Students, faculty, and staff at McGovern Medical School looking for a new way to commute can now make good use of a new Houston BCycle bike share station near the corner of Fannin Street and Ross Sterling Street, along with others spread around the Texas Medical Center.

The bike share program is operated by Houston Bike Share, a non-profit organization, which operates 60 stations and over 400 bikes throughout central Houston, that can be checked out and subsequently docked at any other station “24 hours a day, 365 days a year.” The latest station at Fannin Street and Ross Sterling Street is one of five stations throughout the Texas Medical Center, with locations at the TMC Transit Center (6910 Fannin St.), TMC Garage 2 (1150 Bates), the TMC Commons, and Ben Taub Hospital.

Houston BCycle Members can take an unlimited number of short rides during their membership period, with the first 60 minutes of every trip free. Overage fees for rides that last longer than 60 minutes are $3 per 30 minutes. McGovern Medical School students and staff can get a BCycle Membership for just $25 per semester and $9-per-month memberships and $99 annual memberships also are available online. Walk-up users can register at the kiosk for $3 per 30 minutes with a credit or debit card.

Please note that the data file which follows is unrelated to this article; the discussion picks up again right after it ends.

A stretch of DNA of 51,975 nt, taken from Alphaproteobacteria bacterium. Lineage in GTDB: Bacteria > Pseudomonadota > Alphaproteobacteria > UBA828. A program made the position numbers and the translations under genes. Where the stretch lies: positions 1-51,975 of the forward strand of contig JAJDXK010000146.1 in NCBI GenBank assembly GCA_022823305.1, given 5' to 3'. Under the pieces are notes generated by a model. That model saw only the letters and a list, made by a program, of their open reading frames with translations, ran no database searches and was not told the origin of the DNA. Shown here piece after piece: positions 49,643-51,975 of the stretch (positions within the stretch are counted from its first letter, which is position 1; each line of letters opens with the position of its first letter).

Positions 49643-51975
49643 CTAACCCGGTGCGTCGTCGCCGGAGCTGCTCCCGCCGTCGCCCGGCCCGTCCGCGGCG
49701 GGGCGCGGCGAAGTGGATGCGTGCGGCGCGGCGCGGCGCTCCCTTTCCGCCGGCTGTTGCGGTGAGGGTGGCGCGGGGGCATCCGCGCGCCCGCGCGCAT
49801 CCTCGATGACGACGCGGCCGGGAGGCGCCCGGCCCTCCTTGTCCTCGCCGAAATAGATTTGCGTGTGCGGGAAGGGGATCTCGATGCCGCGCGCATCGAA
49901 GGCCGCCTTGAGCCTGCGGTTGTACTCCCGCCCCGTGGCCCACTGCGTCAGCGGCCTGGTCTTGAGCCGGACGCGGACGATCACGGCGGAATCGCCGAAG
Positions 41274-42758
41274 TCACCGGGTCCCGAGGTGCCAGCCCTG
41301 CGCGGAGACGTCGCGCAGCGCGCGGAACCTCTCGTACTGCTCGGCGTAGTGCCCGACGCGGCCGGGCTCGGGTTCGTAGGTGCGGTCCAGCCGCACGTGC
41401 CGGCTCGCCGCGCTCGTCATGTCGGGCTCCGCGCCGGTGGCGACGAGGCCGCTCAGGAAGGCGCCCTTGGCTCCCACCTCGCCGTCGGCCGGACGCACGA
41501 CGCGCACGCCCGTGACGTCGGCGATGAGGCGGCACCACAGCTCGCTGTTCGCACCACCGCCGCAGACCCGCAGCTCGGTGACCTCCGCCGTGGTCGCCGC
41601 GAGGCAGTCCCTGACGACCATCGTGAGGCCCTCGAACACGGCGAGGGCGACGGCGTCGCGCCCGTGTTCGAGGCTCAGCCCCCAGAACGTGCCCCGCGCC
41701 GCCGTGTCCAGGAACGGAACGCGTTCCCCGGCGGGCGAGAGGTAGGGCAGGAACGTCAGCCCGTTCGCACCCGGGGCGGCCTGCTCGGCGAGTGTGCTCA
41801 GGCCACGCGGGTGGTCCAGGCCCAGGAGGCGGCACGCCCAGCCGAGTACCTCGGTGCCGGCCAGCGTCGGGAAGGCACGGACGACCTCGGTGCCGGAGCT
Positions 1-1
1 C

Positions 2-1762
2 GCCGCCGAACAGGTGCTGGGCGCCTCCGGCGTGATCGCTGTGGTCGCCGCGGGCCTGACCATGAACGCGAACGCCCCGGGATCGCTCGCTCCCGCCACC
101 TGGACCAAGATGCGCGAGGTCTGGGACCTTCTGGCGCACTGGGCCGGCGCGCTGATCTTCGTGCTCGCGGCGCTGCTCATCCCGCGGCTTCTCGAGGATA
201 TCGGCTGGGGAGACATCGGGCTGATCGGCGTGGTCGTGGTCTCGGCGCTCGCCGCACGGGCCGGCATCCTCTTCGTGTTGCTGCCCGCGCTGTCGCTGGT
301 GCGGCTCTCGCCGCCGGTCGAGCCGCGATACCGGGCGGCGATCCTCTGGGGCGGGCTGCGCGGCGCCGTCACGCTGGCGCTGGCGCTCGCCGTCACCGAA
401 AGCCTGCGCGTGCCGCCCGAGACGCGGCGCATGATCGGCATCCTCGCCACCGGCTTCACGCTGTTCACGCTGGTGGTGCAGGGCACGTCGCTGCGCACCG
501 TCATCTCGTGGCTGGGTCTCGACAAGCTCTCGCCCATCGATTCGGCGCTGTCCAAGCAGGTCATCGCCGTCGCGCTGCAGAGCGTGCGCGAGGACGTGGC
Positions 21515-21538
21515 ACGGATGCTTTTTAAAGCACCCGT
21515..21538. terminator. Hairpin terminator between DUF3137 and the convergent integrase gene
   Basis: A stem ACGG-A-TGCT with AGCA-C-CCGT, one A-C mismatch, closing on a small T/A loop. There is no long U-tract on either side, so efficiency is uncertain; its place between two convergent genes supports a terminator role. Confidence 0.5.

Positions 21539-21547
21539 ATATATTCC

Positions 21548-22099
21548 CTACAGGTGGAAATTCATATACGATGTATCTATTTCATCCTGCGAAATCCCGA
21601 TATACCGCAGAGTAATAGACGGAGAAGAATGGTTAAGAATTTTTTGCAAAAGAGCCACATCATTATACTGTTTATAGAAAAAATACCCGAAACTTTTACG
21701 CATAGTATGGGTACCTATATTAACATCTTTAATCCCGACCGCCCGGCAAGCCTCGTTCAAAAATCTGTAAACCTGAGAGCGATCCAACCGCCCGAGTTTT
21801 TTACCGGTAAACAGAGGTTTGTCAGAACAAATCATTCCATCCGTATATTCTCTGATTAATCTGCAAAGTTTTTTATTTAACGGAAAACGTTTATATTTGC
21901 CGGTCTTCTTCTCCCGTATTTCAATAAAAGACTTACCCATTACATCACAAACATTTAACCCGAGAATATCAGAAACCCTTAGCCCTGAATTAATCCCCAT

Henry Morris, marketing and communications manager with Houston Bike Share, said the new stations reflect the desire of TMC’s leadership to shift the area way from a focus on cars to a great emphasis on pedestrian options.

“It’s a symbiotic relationship,” Morris said. “We are health and sustainability focused in a lot of the same ways that the medical institutions here are.”

Each bike is typically serviced once a month by technicians, who visit stations throughout the day to inspect the bikes and equipment. A phone number for customer service is on the side of each kiosk, and each bike is numbered to help identify issues.

“We’ve got a great base of riders that will report issues to us,” Morris said.

While feasibility issues prevent rentals of gear like helmets, the bikes come with safety features like reflective tire strips and a bell. There have been no major accidents or fatalities on BCycle bikes for the past 8 months or so, Morris said.

“We always recommend people follow the rules of cycling in Houston and make sure they’re safe when they travel about,” Morris said. “We hope we can continue to serve people by offering affordable, healthy transit.”

For more information and a station map, visit the Houston BCycle website here.